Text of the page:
A peace garden or a garden for peace? The surprising link between clean air and crime and violence

The Rotary Club of St. Andrew fighting crime with a Peace Garden and trees

Want to fight crime, plant a tree.

Believe it or not, there is an increasing link between air pollution and crime and violence.

Likewise, there is also increasing evidence that green spaces and in particular trees can have a positive impact on crime-fighting. But before we get into that let’s explore some interesting facts about air pollution.

Interesting facts about air pollution

Fourth-largest threat to human health: Air pollution is the fourth-largest threat to human health, behind high blood pressure, dietary risks and smoking.

  • There were an estimated 6.5 million deaths worldwide from air pollution-related diseases in 2012, WHO data shows.
  • That’s 11.6% of all global deaths — more than the number of people killed by HIV/AIDS, tuberculosis and road injuries combined.
  • Almost all deaths (94%) linked to air pollution occur in low- and middle-income countries, the WHO says. Parts of Africa, Eastern Europe, India, China and the Middle East are the biggest regional danger spots.
  • The study by the World Bank and the Institute for Health Metrics and Evaluation (IHME) calculated the economic cost of air pollution. It found that air pollution led to one in 10 deaths in 2013, which cost the global economy about $225 billion in lost labour income.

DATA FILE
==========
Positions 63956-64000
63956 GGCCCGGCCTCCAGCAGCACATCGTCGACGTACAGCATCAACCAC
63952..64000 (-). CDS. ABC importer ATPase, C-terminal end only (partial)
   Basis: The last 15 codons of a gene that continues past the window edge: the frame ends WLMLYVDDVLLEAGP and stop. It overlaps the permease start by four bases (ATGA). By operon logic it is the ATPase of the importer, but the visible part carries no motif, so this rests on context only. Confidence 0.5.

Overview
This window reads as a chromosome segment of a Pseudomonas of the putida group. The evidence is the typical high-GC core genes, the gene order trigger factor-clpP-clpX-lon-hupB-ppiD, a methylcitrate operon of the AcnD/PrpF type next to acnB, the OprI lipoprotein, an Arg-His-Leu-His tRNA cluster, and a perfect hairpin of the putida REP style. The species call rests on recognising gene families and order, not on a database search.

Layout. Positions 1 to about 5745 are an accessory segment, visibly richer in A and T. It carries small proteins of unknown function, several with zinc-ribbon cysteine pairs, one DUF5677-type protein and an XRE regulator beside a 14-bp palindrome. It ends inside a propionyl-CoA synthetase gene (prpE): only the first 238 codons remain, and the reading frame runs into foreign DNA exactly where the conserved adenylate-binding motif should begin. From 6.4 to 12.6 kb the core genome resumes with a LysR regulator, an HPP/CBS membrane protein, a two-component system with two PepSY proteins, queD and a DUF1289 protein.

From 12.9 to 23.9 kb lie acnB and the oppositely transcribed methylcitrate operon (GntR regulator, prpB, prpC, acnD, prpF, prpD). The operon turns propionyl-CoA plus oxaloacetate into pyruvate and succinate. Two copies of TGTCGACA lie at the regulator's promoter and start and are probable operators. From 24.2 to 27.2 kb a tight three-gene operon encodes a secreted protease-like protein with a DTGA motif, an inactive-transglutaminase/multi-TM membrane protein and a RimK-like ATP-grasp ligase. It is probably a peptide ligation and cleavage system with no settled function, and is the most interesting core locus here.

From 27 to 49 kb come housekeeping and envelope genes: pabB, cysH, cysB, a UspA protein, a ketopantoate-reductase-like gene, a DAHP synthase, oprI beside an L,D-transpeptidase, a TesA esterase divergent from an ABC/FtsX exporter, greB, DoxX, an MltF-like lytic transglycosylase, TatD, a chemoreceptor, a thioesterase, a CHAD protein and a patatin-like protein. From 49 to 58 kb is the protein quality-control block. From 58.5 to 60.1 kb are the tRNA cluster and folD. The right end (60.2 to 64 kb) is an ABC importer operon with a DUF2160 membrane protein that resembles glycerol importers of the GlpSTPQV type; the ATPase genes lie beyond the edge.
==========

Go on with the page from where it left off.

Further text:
1 in 7 new cases of diabetes: Air pollution could be responsible for 1 in 7 new cases of diabetes.

  • New diabetes cases globally that can be attributed to breathing dirty air: about one in seven, or 14% of the total in 2016
  • Contributed to 3.2 million new cases of type 2 diabetes in 2016
  • The loss of 8.2 million years of healthy life due to disability
  • Air pollution is thought to trigger inflammation and reduce insulin production.
  • Contributed to 3.2 million new cases of type 2 diabetes in 2016
  • The loss of 8.2 million years of healthy life due to disability
  • Air pollution is thought to trigger inflammation and reduce insulin production.

Alzheimer’s: and other most hideous neurodegenerative diseases (dementias) are linked with air pollution.

Air pollution is unquestionably a serious public health problem facing the world with serious public and personal health implications, not to mention the economic impacts of lost productivity from ill health and death.

The link between air pollution and violent crime

The evidence linking air pollution and crime and violence is increasingly pointing to not just a correlation but causality. That’s right air pollution is causing crime and violence.

Researchers have found:

A 10 microgram-per-cubic-meter increase in daily exposure to particulates was found to correlate to a 1.4% increase in violent crimes. The team also found that a 0.01 parts-per-million increase in exposure to ozone was associated with a 1.15% increase in assaults.

Scientists now think air pollution is fuelling violent crime — World Economic Forum

When crime statistics and air quality data are compared the link between crime and air pollution comes into shape focus. Data from the United States of America shows a clear overlap between poor air quality and their most violent cities.